10 Years ago this past November Amazon released the first Kindle, which brought e-ink to the mainstream and forever changed the face of reading.
Actually, it didn’t quite happen like that, at least in part because the hardware was sub-par, oh, and a little something called the iPad was released 3 years later. But, even prior to the release of the iPad, the tablet market was rapidly expanding and, much like phones had done the years prior, users and developers alike worked to find as many uses for tablets as possible. This, whether fortunately or unfortunately, included the development of Amazon’s Kindle app which in effect competed with the Kindle. In 2009, Barnes and Noble released the Zune (I mean the Nook) which stole a small segment of the market, but still, the Kindle never really took off except with hard-core readers. Continue reading
My employer recently found themselves in a place where they were looking to staff a particular project, specifically with a resource who had previously been removed from that project (and that resource was happy to be removed)…however, previously mentioned resource is now in a position for demands to be heard because the company has a need to address. During a conversation with said resource, one might advise that while they’re not actually in a position to negotiate, this is the closest they’ll ever be (at least with their current employer) to being able to negotiate. That juxtaposition—the closeness of the thing to the actual thing—is how I’d describe the iPad Pro 10.5 relative to a real laptop. Continue reading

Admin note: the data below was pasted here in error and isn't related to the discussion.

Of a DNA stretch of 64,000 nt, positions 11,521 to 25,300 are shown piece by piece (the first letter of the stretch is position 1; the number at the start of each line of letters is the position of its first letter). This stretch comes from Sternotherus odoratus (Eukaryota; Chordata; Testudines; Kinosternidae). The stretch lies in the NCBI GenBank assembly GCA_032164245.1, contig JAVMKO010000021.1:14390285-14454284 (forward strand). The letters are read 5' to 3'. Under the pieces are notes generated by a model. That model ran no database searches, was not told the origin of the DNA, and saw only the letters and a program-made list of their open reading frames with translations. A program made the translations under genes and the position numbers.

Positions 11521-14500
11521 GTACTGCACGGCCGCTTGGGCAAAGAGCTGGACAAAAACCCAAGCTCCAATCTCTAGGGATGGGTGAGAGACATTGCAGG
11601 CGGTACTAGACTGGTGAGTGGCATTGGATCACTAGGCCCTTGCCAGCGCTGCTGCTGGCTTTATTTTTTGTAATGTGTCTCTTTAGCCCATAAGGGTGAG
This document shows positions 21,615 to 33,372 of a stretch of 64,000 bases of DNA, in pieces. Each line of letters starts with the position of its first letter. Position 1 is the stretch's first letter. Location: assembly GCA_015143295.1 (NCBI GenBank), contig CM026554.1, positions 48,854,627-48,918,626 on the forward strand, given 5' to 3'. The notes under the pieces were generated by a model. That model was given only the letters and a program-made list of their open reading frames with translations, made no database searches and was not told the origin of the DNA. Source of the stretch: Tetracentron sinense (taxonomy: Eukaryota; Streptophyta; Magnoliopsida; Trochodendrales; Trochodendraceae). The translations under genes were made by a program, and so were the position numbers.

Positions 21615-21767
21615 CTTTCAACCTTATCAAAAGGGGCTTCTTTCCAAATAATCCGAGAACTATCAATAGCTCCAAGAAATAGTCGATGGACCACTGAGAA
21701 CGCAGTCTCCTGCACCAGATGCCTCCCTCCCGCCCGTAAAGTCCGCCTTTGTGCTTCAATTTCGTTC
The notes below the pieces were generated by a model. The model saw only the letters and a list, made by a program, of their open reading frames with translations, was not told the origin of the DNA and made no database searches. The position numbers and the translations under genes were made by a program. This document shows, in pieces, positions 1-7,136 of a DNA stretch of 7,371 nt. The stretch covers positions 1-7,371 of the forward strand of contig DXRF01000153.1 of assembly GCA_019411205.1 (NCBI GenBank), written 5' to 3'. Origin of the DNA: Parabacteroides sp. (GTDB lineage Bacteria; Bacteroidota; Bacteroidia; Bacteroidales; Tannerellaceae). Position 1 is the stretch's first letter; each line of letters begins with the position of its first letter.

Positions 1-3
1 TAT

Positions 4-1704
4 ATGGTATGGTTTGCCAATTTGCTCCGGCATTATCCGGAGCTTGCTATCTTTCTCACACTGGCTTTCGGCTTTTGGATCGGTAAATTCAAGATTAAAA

As luck would have it, I was given the opportunity to get my hands on a third-party keyboard that I was interested in, the subject of a later review which I’ll post in the coming weeks. The one caveat, though, was that it is a keyboard specifically designed for the Surface Pro 3 or Surface Pro 4—something I didn’t have…at the time.
I’ve found that when pondering adding a tablet to your tech gadget repertoire, the most difficult question to answer is often “why:” Why do you need one? Why get a device that only does passably well what your laptop or phone already does? These questions hover around the notion of trying to determine what niche a tablet truly serves. Continue reading